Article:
Argon is a chemical element with the symbol Ar and atomic number 18. It is in group 18 of the periodic table and is a noble gas. Argon is the third-most abundant gas in Earth's atmosphere, at 0. 934% (9340 ppmv). It is more than twice as abundant as water vapor (which averages about 4000 ppmv, but varies greatly), 23 times as abundant as carbon dioxide (400 ppmv), and more than 500 times as abundant as neon (18 ppmv). Argon is the most abundant noble gas in Earth's crust, comprising 0. 00015% of the crust.
Nearly all of the argon in Earth's atmosphere is radiogenic argon-40, derived from the decay of potassium-40 in Earth's crust. In the universe, argon-36 is by far the most common argon isotope, as it is the most easily produced by stellar nucleosynthesis in supernovas.
The name "argon" is derived from the Greek word ἀργόν, neuter singular form of ἀργός meaning 'lazy' or 'inactive', as a reference to the fact that the element undergoes almost no chemical reactions. The complete octet (eight electrons) in the outer atomic shell makes argon stable and resistant to bonding with other elements. Its triple point temperature of 83. 8058 K is a defining fixed point in the International Temperature Scale of 1990.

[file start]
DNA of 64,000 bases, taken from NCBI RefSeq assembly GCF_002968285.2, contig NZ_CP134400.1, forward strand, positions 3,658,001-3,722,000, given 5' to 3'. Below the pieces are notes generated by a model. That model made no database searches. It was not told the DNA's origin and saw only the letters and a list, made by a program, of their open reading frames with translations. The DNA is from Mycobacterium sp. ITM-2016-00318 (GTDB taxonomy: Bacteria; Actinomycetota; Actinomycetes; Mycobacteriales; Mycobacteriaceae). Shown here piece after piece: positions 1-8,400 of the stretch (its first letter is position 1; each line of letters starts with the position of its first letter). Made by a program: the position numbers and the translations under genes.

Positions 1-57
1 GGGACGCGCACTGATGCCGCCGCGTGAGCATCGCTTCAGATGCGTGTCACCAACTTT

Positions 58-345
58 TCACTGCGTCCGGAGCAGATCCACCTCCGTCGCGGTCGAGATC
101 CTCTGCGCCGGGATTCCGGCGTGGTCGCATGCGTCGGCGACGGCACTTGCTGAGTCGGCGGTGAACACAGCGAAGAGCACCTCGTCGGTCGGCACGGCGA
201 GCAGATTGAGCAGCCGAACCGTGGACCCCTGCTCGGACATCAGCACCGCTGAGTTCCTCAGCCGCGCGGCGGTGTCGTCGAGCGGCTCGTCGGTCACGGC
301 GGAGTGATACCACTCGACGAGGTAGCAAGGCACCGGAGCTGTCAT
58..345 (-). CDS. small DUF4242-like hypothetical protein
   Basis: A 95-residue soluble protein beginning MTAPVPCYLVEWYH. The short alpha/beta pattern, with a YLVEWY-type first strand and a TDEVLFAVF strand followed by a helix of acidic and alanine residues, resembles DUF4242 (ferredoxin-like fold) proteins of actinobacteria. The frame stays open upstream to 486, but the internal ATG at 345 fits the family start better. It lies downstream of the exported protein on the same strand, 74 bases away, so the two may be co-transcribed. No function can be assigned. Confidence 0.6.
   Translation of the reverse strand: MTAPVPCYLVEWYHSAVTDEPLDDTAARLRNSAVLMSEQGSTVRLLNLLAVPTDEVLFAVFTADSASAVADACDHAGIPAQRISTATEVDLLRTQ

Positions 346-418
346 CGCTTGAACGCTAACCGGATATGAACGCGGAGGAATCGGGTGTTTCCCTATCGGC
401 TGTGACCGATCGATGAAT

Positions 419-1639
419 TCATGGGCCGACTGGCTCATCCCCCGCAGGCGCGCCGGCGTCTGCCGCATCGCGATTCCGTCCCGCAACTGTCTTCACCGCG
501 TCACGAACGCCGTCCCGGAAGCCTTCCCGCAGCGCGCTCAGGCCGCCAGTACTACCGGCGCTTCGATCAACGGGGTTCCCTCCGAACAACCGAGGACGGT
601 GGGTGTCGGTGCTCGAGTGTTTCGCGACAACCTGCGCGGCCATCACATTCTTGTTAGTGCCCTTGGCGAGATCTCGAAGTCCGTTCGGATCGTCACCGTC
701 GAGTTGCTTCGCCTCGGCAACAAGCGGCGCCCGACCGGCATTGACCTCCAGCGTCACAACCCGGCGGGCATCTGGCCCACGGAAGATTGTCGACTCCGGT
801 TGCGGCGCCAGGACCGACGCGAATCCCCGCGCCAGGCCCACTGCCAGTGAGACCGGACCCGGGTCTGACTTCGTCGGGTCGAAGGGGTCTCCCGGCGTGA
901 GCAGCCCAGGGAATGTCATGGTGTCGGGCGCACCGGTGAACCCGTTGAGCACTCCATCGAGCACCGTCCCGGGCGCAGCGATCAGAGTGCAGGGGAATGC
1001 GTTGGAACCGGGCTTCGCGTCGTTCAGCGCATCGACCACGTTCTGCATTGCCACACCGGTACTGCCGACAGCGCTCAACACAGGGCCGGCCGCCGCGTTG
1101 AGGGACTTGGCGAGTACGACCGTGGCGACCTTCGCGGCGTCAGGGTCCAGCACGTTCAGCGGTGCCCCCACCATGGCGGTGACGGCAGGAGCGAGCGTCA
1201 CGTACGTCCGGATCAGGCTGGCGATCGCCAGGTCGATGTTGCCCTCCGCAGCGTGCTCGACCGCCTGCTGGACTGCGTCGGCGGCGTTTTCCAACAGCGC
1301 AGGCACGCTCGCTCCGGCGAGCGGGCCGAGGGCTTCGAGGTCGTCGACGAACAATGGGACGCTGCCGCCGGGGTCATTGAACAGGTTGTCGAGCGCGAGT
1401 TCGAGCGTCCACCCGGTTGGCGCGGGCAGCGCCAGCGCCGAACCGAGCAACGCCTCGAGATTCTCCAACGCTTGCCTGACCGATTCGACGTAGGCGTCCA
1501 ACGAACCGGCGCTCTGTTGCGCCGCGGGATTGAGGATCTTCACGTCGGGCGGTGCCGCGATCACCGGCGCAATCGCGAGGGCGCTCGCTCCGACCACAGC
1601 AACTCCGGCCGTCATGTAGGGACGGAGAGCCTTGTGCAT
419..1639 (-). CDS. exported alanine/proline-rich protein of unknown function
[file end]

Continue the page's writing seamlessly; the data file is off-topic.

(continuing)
Argon is extracted industrially by the fractional distillation of liquid air. Argon is mostly used as an inert shielding gas in welding and other high-temperature industrial processes where ordinarily unreactive substances become reactive; for example, an argon atmosphere is used in graphite electric furnaces to prevent the graphite from burning. Argon is also used in incandescent, fluorescent lighting, and other gas-discharge tubes. Argon makes a distinctive blue-green gas laser. Argon is also used in fluorescent glow starters.